Mingtang Liu, Johns Hopkins University
Disputing the new wisdom that Xi’s rise to power marked the ‘stall’ of China’s market reform, this paper contends that China’s growing state activism in managing the economy has more structural roots and was originated in the early 2000s. Three theses are advanced. First, China’s growing economic statism was derived from a profound sense of vulnerability perceived and mobilized by the party leaders to mitigate the ‘triple crises’ of the declining state sector, economic dependency, and widespread social conflicts under China’s newly founded market economy. Second, the growing statist orientation of economic policies was more of a pragmatic than ideological response to mitigate perceived political risks under new circumstances. Third, this ‘pragmatic statism’ has translated into broad, albeit limited, changes in the distribution of resources via financial and fiscal channels, leading to a revived sector sector, growing industrial protectionism, and economic redistribution, and paving way for Xi’s reinforcement of China’s statist development course in the 2010s. Globally, China’s shift to growing economic statism was one among many developing countries that drifted away from economic liberalism at the turn of the new century; it foreshadowed similar turns in the Global North amidst the retreat of the neoliberal world order.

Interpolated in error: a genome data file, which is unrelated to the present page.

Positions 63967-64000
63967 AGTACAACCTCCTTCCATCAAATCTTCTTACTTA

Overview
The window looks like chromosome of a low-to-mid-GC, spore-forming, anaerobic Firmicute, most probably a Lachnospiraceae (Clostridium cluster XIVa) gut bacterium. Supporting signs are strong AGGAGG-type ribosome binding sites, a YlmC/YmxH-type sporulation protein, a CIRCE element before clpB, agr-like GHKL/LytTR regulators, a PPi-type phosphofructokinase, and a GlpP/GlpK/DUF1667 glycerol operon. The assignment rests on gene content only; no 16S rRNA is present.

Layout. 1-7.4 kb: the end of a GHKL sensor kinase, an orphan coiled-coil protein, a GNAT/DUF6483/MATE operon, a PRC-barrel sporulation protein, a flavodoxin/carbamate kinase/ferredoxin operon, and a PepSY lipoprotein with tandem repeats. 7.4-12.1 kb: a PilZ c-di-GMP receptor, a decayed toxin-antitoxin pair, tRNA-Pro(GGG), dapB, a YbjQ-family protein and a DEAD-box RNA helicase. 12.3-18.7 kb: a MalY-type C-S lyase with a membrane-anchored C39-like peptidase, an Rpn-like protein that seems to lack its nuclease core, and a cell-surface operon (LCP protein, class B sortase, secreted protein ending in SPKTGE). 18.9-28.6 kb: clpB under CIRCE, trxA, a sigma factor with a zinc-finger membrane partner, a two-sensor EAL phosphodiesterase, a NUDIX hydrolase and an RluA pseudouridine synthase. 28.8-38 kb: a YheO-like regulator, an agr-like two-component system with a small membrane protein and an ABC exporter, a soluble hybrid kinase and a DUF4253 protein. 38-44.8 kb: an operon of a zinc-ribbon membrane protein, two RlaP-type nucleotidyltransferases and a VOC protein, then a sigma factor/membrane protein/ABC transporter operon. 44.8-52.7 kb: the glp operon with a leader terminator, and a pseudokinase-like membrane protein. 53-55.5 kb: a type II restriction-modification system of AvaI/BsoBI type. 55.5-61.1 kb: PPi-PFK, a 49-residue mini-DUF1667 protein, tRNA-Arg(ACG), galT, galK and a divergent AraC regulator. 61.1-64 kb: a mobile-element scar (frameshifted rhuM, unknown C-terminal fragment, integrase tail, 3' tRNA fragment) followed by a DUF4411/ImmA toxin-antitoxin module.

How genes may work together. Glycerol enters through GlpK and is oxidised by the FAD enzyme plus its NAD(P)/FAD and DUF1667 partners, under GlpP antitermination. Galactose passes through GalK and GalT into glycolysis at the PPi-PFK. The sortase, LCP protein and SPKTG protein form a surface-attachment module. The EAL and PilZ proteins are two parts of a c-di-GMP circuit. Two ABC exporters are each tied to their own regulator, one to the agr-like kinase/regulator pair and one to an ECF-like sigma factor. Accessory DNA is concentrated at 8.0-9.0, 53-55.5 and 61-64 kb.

No extended abstract or paper available
Presented in Session 115. Socialism, Capitalism, and the State